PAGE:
I took a picture of the revs hanging up around 3k with the clutch pulled in. obviously im not holding the throttle open as im using my right hand to hold the phone for the picture.
86094
 

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Discussion Starter #31
how much $$ do you want for a set of those sliders?
I can make another set, price would probably be around $80 + shipping. the materials are around 2/3 that cost, so I wouldn't make much on them. it takes me a while since im not a professional shop with lots of tools and processing abilities, im more of a diy hack haha. it may be more than you'd like to spend, or may not be competitively priced to a place or company that makes parts in a bulk assmembly line, as there is discount in bulk production. let me know either way, happy to help if I can. (y)
 

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Price is very fair.

I'm more concerned about them potentially hanging up prematurely? The footpeg wasn't touching the ground in your photo above? If anything, just a touch shorter on the sliders might be worth considering.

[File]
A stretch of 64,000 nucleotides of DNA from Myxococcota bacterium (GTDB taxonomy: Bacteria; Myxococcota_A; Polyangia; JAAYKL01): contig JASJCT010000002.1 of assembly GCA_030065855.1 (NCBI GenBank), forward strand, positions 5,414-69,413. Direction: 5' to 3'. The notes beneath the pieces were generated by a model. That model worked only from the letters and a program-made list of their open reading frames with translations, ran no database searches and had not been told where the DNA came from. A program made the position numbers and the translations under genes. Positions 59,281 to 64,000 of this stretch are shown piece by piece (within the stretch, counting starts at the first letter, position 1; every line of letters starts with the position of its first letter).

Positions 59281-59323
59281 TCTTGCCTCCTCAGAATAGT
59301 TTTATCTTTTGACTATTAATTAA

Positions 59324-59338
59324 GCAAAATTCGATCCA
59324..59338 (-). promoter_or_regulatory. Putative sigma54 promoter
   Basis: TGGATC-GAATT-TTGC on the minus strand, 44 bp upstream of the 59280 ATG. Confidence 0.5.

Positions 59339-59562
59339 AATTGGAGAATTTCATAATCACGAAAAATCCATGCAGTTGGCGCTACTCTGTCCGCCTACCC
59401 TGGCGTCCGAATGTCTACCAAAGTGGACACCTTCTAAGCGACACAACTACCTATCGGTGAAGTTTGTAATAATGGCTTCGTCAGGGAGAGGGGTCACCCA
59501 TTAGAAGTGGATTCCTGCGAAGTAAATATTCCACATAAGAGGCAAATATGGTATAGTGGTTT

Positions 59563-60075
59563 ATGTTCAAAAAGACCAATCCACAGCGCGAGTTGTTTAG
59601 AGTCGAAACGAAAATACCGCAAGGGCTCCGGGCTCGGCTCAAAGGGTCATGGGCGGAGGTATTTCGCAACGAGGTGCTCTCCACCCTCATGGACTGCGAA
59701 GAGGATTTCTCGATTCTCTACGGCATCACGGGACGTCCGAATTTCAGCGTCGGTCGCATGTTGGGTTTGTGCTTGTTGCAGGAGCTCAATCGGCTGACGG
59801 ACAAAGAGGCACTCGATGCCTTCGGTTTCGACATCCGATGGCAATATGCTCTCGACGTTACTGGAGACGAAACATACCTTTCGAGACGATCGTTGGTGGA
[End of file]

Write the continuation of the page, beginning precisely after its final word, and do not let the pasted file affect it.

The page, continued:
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Discussion Starter #33
Price is very fair.

I'm more concerned about them potentially hanging up prematurely? The footpeg wasn't touching the ground in your photo above? If anything, just a touch shorter on the sliders might be worth considering.
good thing to be concerned about. I think its the angle of the photo, but iirc, the pegs do touch before the sliders do and actually move up a few degrees before the derlin touches the ground. so in theory, the foot pegs steel nubbins would hit first and let you know before the crash sliders would. but yes, I could make them shorter no problem. I just figured this length gives me about 1.5" of safe space before the muffler gets crunched. (more length than needed I know, just figured better safe than sorry) plus im not leaning over very far on the veerubbers. ill have to see how close I get to scraping the derlin sliders once I replace these tires.
 

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Discussion Starter #34 (Edited)
thought the stock brake lever looked out of place with the black shorty clutch lever, so I grabbed a set of chinaman specials on amazon. the quality seems nice for the price, and the lever feels good with a 1 to 2 finger pull. nicely they are shorter than stock, so there is less of a chance of them bending/breaking if the bike falls over.
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Discussion Starter #35